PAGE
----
Already an important town of Roman Gascony, Auch (pop. 21,500) later developed as the seat of the Counts of Armagnac and Archbishops of Aquitaine. It is famous for its cathedral, which boasts spectacular stained-glass windows, and its Musée des Jacobins, one of the oldest museums in France.
The name Auch derives from the pre-Roman inhabitants of the region, the Ausci, an Aquitanian tribe who spoke a language related to the ancient Basque language. The name Ausci itself seems related to the native name of the modern Basques, who call themselves Euskal.
Annexed to Rome by Julius Caesar, the old oppidum is renamed Augusta Auscorum, and becomes one of the twelve civitates of the province of Novempopulana (Gascony).
In 409, Elusa (modern Éauze), the capital of Novempopulana is destroyed by the Vandals. Auch then replaces it as the capital of Gascony and becomes the seat of the Bishopric of Auch. In 879, it is elevated to an archbishopric covering the whole of Gascony, a status quo that would last until the French Revolution.
In the 10th and 11th centuries, Auch is made the capital of the County of Armagnac. The Battle of Lectoure in 1473 would bring down the county and put the region under direct control of the Kings of France.
Auch cathedral (Cathédrale Sainte-Marie d'Auch) is unlike any other in France. Started in 1489 in the late Gothic style, it was only completed in 1680 and was therefore built mostly in the Renaissance style, with a touch of Neoclassical. Nowhere else in France does a white stone Corinthian façade hide a Gothic-Renaissance interior. The cathedral's greatest claim of fame are its superb 18 stained glass windows, designed by Arnaud de Moles between 1507 and 1513. The cathedral is listed as a UNESCO World Heritage Site as part of the Routes of Santiago de Compostela.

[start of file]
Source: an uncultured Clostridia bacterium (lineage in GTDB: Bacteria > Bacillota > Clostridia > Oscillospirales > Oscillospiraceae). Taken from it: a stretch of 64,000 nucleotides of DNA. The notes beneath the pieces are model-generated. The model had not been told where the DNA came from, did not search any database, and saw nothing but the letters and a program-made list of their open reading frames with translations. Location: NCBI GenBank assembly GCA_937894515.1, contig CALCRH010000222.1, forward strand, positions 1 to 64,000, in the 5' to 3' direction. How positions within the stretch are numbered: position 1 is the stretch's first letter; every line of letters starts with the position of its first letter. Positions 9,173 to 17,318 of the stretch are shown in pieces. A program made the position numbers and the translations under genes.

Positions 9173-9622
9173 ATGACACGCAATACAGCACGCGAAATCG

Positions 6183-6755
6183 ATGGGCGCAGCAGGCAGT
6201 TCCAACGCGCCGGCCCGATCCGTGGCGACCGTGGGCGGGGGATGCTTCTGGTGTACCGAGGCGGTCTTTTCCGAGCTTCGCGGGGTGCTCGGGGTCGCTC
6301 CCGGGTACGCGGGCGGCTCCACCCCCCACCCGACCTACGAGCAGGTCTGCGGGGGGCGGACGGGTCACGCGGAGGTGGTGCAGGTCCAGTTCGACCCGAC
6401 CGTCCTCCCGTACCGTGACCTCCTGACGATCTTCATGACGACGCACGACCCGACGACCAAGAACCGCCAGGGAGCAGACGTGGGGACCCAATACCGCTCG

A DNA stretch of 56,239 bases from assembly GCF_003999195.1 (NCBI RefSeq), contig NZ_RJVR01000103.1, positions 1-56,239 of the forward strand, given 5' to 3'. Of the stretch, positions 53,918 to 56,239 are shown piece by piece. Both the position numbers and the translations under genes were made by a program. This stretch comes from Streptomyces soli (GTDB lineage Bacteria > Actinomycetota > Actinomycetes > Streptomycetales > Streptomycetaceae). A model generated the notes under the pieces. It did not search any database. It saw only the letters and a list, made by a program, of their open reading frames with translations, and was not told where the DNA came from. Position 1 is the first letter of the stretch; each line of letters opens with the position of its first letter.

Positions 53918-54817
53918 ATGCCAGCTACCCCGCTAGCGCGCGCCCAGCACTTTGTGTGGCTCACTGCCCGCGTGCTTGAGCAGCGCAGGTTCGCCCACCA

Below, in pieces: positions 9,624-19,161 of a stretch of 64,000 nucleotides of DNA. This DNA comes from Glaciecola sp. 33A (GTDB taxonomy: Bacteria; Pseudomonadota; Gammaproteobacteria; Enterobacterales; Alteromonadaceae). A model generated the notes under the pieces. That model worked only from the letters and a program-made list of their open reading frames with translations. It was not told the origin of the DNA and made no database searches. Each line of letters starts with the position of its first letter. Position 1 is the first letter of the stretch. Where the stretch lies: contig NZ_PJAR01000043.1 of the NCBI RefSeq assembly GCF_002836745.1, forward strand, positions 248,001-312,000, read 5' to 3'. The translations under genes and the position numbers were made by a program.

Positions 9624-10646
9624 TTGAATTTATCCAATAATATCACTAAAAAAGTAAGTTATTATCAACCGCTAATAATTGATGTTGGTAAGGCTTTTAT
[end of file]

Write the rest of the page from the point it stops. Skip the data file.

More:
The archepiscopal archives are stored in the Tour d’Armagnac, originally built as a prison in the 14th century .
At the foot of the tower and the cathedral is the so-called Monumental Staircase, connecting the old upper town with the newer lower town. It was built between 1860 and 1863 in the Neoclassical style. It has 374 steps for a total elevation of 35 metres. Halfway up the staircase is a statue of d'Artagnan, hero of Alexandre Dumas' classic novel The Three Musketeers. Although the novel is fictional, it was based on the life of a real man, Charles Ogier de Batz de Castelmore, Comte d'Artagnan, who was born in 1611 near Auch and died at the Siege of Maastricht in 1673.
The Musée des Jacobins was founded in 1793, at the height of the French Revolution. Housed in an old Dominican monastery, its collections are composed of artefacts seized by the Revolutionaries (Gallo-Roman to 18th century), 19th-century Gascon costumes, relics of the Egyptian antiquity, and pre-Columbian American art bequeathed by Guillaume Pujos in 1921. After another major donation in 2007, the museum now has the second largest collection of pre-Columbian art in France after the Musée du Quai Branly in Paris.
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